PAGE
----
This section will introduce the If plugins used as attributes with <if> and <elseif>.
After reading this section you will have knowledge of the different plugin categories and the usage of the plugins.
The following sections will contain examples of how to use different plugins for creating dynamic web pages in many different ways.
The If plugins are sorted into four categories according to their function: Eval, Match, State and Utils.
The following parts will go through these categories and the corresponding plugins. We will look at the proper way of usage and some traps you might fall into.
The Eval category is the one corresponding to the regular tests made in programming languages, and perhaps the most used. They evaluate expressions containing variables, enities, strings etc and are a sort of multi-use plugins. All If-tag operators and global patterns are allowed (see The syntax of If tags).
Cookie and Variable plugins use a similar syntax. is can be any valid operator and name is the name of any defined or undefined variable(cookie). They first check if the named variable(cookie) exists, and if it does and a pattern(value) is specified, the expression will be evaluated. Variable is a general plugin while Cookie is for testing existence and/or values of cookies.
Please note that it is the name of the variable, not the entity representing it, that should be used. Here we receive an error from the RXML parser becase we used an entity instead of a variable name. The proper way to do the test above is <if variable='var.foo = 10'>.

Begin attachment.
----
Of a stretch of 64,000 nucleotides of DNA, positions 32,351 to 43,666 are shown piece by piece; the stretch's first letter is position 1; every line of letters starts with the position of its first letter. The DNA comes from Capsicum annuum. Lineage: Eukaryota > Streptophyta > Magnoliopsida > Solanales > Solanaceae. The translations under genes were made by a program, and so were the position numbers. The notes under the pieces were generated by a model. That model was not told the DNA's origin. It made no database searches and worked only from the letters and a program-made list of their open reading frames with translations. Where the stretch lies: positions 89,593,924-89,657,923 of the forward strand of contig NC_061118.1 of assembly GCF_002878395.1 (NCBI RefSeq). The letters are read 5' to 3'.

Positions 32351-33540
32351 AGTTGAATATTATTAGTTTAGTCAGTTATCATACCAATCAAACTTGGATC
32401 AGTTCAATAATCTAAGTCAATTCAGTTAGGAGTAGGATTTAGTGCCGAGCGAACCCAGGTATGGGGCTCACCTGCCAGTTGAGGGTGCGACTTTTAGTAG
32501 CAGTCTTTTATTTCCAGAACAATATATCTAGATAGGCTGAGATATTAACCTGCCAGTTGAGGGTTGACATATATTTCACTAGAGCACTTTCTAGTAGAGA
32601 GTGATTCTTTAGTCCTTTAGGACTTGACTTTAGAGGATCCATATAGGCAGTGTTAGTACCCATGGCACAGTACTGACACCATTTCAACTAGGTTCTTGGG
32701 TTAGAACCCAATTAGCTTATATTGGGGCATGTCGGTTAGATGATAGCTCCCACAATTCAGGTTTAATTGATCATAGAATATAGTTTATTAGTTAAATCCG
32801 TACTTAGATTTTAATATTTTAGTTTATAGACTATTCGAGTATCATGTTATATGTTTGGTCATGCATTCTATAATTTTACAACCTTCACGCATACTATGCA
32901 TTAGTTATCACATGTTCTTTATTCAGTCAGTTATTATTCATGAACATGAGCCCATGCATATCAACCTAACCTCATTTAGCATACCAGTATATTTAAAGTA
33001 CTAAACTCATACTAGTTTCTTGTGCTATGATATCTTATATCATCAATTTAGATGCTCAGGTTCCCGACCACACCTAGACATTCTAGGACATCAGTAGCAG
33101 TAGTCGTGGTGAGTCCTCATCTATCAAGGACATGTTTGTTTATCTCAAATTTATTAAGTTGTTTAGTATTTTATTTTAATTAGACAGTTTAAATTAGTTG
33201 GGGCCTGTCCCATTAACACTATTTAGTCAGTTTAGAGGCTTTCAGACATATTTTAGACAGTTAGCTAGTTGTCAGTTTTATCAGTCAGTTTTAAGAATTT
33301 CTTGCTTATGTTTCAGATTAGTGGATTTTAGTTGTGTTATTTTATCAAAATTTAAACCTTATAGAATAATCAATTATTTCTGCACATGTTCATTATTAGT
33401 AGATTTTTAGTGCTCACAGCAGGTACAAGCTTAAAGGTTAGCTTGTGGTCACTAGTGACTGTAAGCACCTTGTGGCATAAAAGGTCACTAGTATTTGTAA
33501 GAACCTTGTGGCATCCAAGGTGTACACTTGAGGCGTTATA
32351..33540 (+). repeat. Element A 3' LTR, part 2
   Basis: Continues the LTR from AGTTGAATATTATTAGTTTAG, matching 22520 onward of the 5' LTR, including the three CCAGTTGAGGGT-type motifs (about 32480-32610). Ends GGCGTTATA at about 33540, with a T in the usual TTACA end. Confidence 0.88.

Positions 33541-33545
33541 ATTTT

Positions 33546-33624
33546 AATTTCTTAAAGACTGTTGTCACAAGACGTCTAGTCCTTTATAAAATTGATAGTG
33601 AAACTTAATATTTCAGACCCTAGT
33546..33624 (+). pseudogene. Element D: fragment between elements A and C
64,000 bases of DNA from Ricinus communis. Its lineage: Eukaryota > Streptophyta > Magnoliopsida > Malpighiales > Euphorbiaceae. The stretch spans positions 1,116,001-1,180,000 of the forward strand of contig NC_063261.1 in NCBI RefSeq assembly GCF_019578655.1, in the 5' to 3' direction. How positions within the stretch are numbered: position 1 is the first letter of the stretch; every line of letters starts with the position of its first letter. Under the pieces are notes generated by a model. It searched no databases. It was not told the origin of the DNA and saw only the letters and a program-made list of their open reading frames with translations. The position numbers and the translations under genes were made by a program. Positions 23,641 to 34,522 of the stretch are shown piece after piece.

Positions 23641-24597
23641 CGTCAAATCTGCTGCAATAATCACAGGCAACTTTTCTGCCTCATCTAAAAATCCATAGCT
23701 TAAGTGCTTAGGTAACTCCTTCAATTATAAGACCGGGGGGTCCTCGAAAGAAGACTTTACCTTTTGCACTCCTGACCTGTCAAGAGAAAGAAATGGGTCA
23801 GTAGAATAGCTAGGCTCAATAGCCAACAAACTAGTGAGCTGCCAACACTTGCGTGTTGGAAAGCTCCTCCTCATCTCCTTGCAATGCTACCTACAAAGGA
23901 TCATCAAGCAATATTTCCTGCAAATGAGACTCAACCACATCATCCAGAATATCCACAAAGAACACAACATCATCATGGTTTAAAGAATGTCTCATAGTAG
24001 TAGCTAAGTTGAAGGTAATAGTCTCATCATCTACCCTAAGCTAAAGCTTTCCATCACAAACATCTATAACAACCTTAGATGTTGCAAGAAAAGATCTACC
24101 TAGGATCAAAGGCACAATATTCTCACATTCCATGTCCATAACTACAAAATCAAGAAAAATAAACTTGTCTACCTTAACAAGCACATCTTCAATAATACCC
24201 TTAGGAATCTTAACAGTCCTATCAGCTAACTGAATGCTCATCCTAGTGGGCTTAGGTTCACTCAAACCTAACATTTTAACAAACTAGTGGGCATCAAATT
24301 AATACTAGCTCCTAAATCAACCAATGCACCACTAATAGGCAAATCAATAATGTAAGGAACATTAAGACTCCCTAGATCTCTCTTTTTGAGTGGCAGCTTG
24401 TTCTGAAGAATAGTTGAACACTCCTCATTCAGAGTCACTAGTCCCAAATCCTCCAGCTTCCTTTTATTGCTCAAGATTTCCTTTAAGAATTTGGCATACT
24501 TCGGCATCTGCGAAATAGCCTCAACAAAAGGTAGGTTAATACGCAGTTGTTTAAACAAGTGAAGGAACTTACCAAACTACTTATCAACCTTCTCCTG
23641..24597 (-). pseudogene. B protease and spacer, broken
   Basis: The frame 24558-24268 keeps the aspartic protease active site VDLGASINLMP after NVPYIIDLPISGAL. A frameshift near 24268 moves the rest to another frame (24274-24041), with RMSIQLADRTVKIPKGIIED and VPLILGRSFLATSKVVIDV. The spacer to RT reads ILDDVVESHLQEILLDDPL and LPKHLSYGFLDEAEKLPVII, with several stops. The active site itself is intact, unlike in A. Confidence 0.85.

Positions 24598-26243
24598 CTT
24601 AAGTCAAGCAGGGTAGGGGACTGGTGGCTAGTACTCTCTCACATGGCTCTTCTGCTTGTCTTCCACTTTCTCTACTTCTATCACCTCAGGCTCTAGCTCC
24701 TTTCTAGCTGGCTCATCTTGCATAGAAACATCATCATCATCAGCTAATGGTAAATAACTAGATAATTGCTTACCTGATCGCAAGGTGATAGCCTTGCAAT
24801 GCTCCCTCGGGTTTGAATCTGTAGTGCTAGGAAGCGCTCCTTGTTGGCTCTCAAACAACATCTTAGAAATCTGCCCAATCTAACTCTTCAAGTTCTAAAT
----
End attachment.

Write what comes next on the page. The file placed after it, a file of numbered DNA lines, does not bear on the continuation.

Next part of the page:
Match is used in a similar way, but there are certain differences. The syntax is <if match="pattern">, where pattern could be any expression. We could use <if match='var.foo = 10'> although this is rather meaningless, since we would check if the name of the variable var.foo (or the string "var.foo") was equal to the string "10", which it obviously is not. The only thing that would return true in this case is another meaningless expression: <if match="var.foo is var.foo">.
Instead we should always use entities with Match, i.e. &var.foo;. In RXML, entities are used to represent the contents of something, e.g. a variable. An entity is written as a variable name enclosed with '&' and ';'. Above the name of the variable is var.foo, the value is '10' and the entity is &var.foo;. The entity is replaced by its content when parsed to HTML, in this case '10'.
Again, variable name goes with Variable and entity goes with Match.
A warning when testing patterns with whitespaces. If you want to test if the entity &var.foo; equals the string 'he is nice' and do like this...
...you won't get the expected result. This is because the Match plugin interprets the first valid operator after a whitespace as the operator to use. In the example above the test really is if 'he' equals 'nice is he is nice', which obviously is false. Rember that the string 'is' also is a valid operator.
Expr evaluates mathematical and logical expressions. The following characters only should be used in the expression:
If any other character is used there will be an error in the RXML parser. Therefore entities should be used, not the variable name, in a similar way as Match.